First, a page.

Re: [TLS] Collisions (Re: Consensus Call: FNV vs SHA1)

Nicolas Williams <Nicolas.Williams@oracle.com> Tue, 11 May 2010 19:28 UTC

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Date: Tue, 11 May 2010 14:23:50 -0500
From: Nicolas Williams <Nicolas.Williams@oracle.com>
To: Simon Josefsson <simon@josefsson.org>
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Subject: Re: [TLS] Collisions (Re: Consensus Call: FNV vs SHA1)
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On Mon, May 10, 2010 at 04:56:52PM -0500, Nicolas Williams wrote:
> On Mon, May 10, 2010 at 11:48:09PM +0200, Simon Josefsson wrote:
> > It seems a server could easily create two pairs of server certificates
> > that results in the same FNV-1a value but are different certificates.  A
> > client connecting to a server offering a cached value for the server
> > certificate would not know which server certificate was intended, even
> > after completing the handshake.  If correct, that seems surprising.
> 
> If the server figures it out, who cares.  If not, bad.

I didn't think this through yesterday.  Let me try again.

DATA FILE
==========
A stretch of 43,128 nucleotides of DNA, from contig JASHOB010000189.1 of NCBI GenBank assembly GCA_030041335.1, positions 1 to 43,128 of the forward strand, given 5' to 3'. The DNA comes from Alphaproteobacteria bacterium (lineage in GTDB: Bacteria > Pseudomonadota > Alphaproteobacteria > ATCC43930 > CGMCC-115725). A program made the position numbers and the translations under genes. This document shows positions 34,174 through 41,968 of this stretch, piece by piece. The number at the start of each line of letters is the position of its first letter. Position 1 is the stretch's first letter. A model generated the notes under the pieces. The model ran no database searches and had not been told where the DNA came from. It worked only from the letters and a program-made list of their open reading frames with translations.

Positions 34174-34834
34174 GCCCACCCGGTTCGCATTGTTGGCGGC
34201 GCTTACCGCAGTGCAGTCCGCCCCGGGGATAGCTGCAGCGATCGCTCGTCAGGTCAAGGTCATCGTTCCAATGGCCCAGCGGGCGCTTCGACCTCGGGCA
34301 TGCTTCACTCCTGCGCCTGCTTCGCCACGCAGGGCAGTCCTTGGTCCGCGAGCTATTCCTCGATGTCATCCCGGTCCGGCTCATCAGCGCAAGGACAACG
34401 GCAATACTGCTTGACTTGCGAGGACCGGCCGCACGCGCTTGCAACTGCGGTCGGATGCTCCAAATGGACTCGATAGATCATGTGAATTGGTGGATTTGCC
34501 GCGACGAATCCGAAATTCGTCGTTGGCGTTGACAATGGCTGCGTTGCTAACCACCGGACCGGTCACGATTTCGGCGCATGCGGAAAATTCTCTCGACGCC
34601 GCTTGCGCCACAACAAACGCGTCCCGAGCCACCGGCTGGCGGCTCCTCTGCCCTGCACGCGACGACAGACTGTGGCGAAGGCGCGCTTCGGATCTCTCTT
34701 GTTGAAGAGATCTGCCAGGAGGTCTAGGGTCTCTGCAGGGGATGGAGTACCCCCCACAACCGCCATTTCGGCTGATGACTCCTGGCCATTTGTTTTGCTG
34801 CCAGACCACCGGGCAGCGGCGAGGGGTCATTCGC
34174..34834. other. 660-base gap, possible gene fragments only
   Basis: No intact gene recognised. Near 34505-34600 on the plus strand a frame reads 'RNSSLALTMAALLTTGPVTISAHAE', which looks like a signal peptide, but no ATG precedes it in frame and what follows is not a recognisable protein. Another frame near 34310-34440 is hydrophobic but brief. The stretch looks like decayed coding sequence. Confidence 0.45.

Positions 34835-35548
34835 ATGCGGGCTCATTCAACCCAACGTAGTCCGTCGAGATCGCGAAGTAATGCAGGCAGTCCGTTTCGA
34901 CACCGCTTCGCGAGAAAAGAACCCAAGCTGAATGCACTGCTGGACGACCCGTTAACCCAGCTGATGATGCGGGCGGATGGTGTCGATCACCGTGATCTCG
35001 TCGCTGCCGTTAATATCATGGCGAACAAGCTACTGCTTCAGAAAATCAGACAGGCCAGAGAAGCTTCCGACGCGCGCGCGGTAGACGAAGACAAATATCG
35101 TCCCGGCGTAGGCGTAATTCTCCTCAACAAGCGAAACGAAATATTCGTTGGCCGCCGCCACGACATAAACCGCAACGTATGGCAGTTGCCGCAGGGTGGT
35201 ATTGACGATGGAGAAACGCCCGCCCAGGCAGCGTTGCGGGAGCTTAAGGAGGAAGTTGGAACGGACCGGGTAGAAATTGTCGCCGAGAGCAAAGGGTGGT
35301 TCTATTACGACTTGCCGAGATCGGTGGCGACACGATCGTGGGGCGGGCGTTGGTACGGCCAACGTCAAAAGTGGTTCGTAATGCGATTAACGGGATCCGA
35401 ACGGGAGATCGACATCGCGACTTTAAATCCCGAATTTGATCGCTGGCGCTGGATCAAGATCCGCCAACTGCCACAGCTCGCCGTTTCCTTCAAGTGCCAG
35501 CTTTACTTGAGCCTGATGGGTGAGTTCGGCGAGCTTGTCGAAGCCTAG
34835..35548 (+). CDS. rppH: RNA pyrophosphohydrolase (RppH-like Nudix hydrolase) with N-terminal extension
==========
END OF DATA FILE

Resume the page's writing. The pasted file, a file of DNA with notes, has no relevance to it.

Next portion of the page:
The only way the collision could happen and the handshake succeed is (at
least for the cipher suites I've thought about) if a) the two certs have
the same public key, b) the client had seen one or both server certs
earlier.

And the attack?  I think it could be mostly harmless because the server
thinks the client authenticated the server as one entity name while the
client thinks it authenticated the server as another -- but both server
names must have been reasonably close to equivalent (HUGE assumption;
keep reading).  Sure, the client could get redirected to another server,
but only if the incorrect cert was properly signed, and only if the
client cache learns about that object (more assumptions).

The devil's in the details!

Some of those devilish details:

 - Clients MUST NOT cache objects from failed handshakes.

 - Clients MAY cache objects from succesful handshakes, and only when
   the clients authenticate the server (including validation of the
   server's cert chain to a TA).

 - In particular there MUST NOT be any caching in cases where the server
   is authenticated by the use of pre-shared certificates.

    - There must be no chance of caching objects when a user clicks
      through one of those "give your money to the bad guys?" dialogs.

Any others?  Yes, I should review the document closely now.

Nico
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